5. The offense will once again hold the Ravens back in a 16-13 loss to the Packers. Green Bay has cracked the 20-point mark just once since Rodgers broke his collarbone in mid-October, and the Baltimore defense will do plenty to make life difficult for an inexperienced quarterback. However, the loss of Stanley is a major blow for an offense that hasn’t been productive enough even with the 2016 first-round pick in the lineup. Don’t believe the sentiment that the Ravens are “finished” if they drop to 4-6 since four of their last six games come at home against less-than-imposing teams, but a loss will surely reinforce major doubts about this team’s ability to stack wins and gain momentum for the stretch run.

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Wallace out of concussion protocol, poised to return against Tennessee

Posted on 02 November 2017 by Luke Jones

OWINGS MILLS, Md. — Ravens wide receiver Mike Wallace has passed concussion protocol and is on track to play against Tennessee despite a lingering back issue.

In fact, the veteran wideout could have played in last week’s win over Miami instead of missing only the second game of his nine-year career. Wallace revealed Thursday that he was medically cleared to play against the Dolphins, but he didn’t feel comfortable doing so just four days after taking a penalized hit from Minnesota safety Andrew Sendejo, who was suspended one game by the NFL.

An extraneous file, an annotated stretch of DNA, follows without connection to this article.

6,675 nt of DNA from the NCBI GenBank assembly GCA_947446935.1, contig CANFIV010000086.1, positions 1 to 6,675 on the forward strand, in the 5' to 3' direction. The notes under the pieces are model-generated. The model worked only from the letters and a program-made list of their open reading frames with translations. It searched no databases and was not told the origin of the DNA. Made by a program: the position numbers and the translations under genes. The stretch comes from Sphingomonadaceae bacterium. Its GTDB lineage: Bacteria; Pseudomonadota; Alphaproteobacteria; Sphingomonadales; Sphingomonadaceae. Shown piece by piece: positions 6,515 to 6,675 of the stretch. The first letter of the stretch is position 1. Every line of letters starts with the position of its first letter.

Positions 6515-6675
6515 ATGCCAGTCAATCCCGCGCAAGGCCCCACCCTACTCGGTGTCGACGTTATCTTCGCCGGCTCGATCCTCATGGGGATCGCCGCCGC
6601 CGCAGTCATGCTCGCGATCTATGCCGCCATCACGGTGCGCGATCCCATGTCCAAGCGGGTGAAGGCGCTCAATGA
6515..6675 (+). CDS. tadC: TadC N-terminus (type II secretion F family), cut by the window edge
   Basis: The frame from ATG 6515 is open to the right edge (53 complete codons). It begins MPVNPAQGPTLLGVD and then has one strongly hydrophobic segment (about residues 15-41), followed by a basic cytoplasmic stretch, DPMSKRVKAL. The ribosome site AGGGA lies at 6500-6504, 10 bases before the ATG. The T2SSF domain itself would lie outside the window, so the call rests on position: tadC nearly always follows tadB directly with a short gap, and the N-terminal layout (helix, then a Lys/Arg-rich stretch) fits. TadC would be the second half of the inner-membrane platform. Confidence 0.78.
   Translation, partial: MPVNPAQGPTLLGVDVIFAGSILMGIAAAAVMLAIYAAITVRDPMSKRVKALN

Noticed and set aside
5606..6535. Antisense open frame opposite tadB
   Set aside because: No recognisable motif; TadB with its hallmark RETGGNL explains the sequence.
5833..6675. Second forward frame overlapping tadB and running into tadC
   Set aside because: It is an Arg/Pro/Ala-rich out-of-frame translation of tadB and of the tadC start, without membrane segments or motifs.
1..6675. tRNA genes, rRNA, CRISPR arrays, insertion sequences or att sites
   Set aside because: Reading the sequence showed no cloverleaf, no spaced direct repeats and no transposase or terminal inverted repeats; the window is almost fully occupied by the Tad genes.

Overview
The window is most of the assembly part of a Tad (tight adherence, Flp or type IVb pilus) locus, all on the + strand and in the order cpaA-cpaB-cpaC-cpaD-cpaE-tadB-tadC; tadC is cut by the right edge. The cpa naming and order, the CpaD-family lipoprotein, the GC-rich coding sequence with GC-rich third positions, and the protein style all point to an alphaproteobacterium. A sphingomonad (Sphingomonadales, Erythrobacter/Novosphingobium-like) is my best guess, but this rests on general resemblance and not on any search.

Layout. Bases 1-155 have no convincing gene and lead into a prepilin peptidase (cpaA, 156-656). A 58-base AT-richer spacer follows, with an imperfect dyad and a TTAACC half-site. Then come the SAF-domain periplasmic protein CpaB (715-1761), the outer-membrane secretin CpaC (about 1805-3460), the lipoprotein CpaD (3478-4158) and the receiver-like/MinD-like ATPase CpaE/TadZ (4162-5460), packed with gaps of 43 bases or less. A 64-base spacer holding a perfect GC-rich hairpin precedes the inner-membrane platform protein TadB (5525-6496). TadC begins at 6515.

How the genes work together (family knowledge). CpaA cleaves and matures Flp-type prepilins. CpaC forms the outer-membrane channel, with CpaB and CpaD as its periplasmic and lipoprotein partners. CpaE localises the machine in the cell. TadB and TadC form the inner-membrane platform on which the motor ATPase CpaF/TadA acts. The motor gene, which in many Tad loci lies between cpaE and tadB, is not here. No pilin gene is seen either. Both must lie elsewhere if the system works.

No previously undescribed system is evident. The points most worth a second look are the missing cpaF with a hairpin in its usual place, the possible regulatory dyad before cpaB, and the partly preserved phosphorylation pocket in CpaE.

The 31-year-old said he wanted to play, but the risk of taking another blow to the head in such a short period of time prompted him to err on the side of caution after much deliberation.

“It’s always a possibility when you step on the field, and I don’t want to be out there second-guessing anything,” said Wallace, who also cited his family’s concerns about returning to action so soon after sustaining a concussion. “I want to feel comfortable, feel like myself. I just went with that decision. Coach [John Harbaugh] supported me and we won 40-0, so that’s always great.”

Quarterback Joe Flacco practiced fully for the second straight day and will start against the Titans after passing concussion protocol earlier this week. Defensive back Lardarius Webb also practiced fully Thursday after apparently suffering a concussion against the Dolphins.

Tight end Nick Boyle (toe) remained absent Thursday, making it unclear whether he will play Sunday. He played 55 of 65 offensive snaps in Week 8 and finished the game without any visible incident, but missing two days of practice after the three-day break last weekend creates cause for concern.

Defensive tackle Michael Pierce has also missed two practices in a row with an undisclosed illness.